The internet giant Google has claimed that plans by the UK Government to introduce legislation that would mean internet providers would have to automatically filter out porn unless the customer wished otherwise, would give parents a false sense of security.
But Sarah Hunter, the website’s head of UK public policy says the proposal would “overblock or underblock”, while also “deskilling” parents, the Daily Telegraph reports. “Legislation would be a mistake,” she said.
Having parents to talk to young people while they were using the web would be a better way to protect children from seeing inappropriate material online, Ms Hunter claimed.
“The best thing we can do is make sure parents sit with their children on the internet when they’re very young and have conversations with older children about sex in general,” she said. And she pointed out that earlier Government campaigns such as Get Safe Online have previously advocated that approach.
David Cameron, the Prime Minister, is said to prefer a system which would encourage parents to make “an active choice” about what their children can see online when they sign up for a broadband package.
Currently only one UK internet service provider, TalkTalk provides a filter at a "network level", but Andrew Heaney, the firm’s head of strategy and regulation, admitted that it could be bypassed by “any intelligent teenager”. He said TalkTalk was not presenting the technology as a “silver bullet”.
“They do stop some forms of content but there’s lots more beyond filters that needs to be done,” said Heaney. “The Government should be encouraging ISPs to offer filters, in the same way they should be encouraging device manufacturers to offer ways to protect children; but they shouldn’t be forcing it on people, because that would be crossing the Rubicon into censorship.”
Ms Hunter said: “We at Google also believe that children shouldn’t be seeing pornography online. None of us don’t want children to be safe online. What we disagree with is the mechanisms by which we protect our children. It’s not that easy and the solutions that are being discussed are not perfect.”
Reg Bailey, the head of the Mothers’ Union, was commissioned by Downing Street last year to hold a review of the sexualisation and commercialisation of children.
Mr Bailey recommended the “active choice” compromise for web services. A group of MPs, led by the Conservative Claire Perry, has called on ministers to go further. Mrs Perry said: “If British Internet Service Providers introduced 'opt-in’, we would be the first country in the world to have such a system. The time for common sense solutions is here. We have got to act.”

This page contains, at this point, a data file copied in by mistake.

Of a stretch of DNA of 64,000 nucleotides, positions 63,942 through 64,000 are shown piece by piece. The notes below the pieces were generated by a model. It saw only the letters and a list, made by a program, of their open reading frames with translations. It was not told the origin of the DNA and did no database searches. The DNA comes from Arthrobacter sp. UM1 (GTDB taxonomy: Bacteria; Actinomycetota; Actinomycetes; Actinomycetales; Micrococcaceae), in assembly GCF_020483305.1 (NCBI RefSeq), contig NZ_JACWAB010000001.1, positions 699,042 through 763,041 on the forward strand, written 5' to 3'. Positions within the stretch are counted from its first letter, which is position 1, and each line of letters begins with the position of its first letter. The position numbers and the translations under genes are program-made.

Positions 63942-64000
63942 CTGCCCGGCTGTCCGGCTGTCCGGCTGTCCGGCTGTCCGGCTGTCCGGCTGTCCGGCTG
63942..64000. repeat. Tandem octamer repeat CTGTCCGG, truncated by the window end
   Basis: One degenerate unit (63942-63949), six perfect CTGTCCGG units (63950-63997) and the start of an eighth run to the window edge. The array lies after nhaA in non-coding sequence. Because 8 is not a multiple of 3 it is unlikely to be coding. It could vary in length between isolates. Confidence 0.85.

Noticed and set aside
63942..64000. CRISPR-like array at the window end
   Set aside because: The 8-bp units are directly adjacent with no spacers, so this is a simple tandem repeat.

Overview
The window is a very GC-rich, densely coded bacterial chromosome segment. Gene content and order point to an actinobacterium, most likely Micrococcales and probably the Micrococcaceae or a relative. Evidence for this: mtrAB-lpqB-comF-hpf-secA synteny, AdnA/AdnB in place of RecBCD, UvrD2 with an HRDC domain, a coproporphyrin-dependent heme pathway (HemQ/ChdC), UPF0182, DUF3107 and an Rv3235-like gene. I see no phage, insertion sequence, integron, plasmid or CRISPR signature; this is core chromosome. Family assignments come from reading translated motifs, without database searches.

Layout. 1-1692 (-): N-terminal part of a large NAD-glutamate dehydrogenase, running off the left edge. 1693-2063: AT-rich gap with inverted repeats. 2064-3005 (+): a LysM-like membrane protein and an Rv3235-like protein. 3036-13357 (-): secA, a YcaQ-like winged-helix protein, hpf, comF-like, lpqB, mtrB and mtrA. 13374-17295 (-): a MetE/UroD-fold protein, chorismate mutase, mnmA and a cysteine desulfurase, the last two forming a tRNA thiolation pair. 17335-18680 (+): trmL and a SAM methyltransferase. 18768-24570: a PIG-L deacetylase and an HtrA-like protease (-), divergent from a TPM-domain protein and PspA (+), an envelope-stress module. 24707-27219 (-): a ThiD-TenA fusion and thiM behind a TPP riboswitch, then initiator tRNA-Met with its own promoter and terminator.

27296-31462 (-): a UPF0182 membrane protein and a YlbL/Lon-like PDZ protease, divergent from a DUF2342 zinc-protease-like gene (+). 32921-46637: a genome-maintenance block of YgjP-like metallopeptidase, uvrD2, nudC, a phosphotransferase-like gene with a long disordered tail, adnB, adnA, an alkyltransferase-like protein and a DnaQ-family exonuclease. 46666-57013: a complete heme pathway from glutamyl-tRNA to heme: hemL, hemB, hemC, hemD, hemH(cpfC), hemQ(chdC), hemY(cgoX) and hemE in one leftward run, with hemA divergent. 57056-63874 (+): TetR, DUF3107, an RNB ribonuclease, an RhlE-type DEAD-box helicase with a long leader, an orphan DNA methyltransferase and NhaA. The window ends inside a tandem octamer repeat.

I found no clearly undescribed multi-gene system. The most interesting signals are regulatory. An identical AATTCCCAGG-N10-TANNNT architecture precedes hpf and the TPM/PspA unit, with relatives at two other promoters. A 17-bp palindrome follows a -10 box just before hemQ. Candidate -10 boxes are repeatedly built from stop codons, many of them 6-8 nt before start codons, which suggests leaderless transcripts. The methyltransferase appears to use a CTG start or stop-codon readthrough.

Meanwhile, a UK police child protection expert has warned that children as young as five need to be educated about the risks of ‘sexting’ their friends.
Peter Davies, Chief Executive of the Child Exploitation and Online Protection Centre, told MPs that young children were sending sexually explicit images of themselves to each other, in a practice known as ‘sexting’, and children under eight need to be warned about the growing trend.
Mr Davies believes it is too easy for youngsters to stumble across indecent images on the web which they could copy themselves through means of sexting, according to the Daily Mail.
His organisation is now sending films to schools aimed at children between five and eight, to train them how to avoid the online dangers.
Giving evidence to the House of Commons Education Select Committee Mr Davies said there was a lack of urgency on the part of police to improve things.
He added: “But the police service doesn’t act on its own, and I think the best leadership for tackling this on the ground is local leadership.”
He told MPs ‘sexting’ was a growing problem, but only a fraction of incidents where it had “gone wrong” were reported to police.
An NSPCC study of sexting found that teenage girls are coming under increasing pressure to text and email explicit photos of themselves.
The charity said that more than a third of under-18s are believed to be affected by it.
According to research presented at the Westminster Education Forum last year four in ten children between the ages of 11 and 16 are aware of sexting taking place at their school.